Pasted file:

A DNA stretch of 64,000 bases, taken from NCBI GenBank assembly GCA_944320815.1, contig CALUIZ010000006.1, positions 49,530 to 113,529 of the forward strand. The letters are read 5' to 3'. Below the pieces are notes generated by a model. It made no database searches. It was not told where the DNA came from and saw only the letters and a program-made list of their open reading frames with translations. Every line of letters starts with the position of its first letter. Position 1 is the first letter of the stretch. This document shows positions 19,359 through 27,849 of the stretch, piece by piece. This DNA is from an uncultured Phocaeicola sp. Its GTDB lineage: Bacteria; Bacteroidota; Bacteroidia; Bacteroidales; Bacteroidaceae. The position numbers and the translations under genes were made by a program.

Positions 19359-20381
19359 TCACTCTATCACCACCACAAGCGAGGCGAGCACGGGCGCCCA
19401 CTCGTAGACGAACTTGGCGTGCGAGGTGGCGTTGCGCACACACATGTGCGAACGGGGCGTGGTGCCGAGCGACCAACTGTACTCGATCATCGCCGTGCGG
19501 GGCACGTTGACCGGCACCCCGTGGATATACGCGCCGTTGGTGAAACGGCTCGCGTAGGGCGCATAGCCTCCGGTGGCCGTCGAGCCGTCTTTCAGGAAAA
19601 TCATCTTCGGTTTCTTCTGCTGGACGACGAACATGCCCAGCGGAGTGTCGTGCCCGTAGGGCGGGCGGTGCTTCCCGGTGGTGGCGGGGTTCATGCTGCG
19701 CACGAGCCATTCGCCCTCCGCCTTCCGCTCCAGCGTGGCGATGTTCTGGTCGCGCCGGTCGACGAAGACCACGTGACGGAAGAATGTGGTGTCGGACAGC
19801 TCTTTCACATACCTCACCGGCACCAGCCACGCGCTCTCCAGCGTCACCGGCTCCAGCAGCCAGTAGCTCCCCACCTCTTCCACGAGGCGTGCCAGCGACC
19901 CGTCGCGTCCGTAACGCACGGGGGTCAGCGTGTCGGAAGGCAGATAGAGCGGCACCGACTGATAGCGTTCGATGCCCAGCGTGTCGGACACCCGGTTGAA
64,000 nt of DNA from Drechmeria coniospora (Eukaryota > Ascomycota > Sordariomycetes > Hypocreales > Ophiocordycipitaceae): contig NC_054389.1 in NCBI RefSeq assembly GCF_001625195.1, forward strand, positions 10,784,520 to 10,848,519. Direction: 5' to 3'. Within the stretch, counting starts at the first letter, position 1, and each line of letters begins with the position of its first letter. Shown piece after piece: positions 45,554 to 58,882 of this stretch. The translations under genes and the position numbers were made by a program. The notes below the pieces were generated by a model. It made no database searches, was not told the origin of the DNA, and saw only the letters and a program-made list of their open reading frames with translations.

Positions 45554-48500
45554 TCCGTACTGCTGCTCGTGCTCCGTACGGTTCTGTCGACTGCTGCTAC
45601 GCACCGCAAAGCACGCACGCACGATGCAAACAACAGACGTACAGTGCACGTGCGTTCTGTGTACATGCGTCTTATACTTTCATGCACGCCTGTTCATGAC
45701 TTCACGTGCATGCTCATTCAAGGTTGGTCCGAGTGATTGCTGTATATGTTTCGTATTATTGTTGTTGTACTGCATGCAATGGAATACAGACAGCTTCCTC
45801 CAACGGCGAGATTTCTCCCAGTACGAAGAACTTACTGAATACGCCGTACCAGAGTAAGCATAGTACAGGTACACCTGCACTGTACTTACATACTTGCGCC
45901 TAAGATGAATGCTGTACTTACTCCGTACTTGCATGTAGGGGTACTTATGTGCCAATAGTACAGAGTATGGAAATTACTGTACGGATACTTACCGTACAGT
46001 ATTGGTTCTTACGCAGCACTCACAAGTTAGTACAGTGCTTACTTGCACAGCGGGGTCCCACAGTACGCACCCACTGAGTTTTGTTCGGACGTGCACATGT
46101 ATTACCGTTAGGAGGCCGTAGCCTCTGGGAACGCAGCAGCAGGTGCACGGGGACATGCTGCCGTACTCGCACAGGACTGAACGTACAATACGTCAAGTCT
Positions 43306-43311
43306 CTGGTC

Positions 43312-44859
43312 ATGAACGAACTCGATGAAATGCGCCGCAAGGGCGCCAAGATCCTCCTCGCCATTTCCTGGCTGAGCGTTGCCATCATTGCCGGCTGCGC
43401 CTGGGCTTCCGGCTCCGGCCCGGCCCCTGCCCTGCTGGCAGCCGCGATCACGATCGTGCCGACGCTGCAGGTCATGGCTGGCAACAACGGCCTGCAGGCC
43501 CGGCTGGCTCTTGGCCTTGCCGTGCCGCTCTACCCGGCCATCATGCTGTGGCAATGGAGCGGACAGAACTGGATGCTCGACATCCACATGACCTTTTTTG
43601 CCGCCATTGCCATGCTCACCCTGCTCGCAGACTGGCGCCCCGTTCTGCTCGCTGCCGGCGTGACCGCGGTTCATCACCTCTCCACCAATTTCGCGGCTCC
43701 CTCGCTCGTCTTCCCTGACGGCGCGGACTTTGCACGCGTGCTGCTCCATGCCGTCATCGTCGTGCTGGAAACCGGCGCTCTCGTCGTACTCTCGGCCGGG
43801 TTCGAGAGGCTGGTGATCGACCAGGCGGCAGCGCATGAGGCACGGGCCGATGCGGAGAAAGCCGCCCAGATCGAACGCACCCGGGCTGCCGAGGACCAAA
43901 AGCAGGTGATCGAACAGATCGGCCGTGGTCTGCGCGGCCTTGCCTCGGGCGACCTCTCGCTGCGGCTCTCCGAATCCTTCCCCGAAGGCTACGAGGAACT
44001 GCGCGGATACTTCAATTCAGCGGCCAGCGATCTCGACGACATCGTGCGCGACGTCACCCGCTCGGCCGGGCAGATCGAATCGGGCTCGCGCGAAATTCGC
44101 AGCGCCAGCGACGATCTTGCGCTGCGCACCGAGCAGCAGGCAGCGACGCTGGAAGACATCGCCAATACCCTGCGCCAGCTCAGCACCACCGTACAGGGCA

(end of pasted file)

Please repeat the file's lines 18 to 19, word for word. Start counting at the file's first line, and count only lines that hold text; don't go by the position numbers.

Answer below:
46101 ATTACCGTTAGGAGGCCGTAGCCTCTGGGAACGCAGCAGCAGGTGCACGGGGACATGCTGCCGTACTCGCACAGGACTGAACGTACAATACGTCAAGTCT
Positions 43306-43311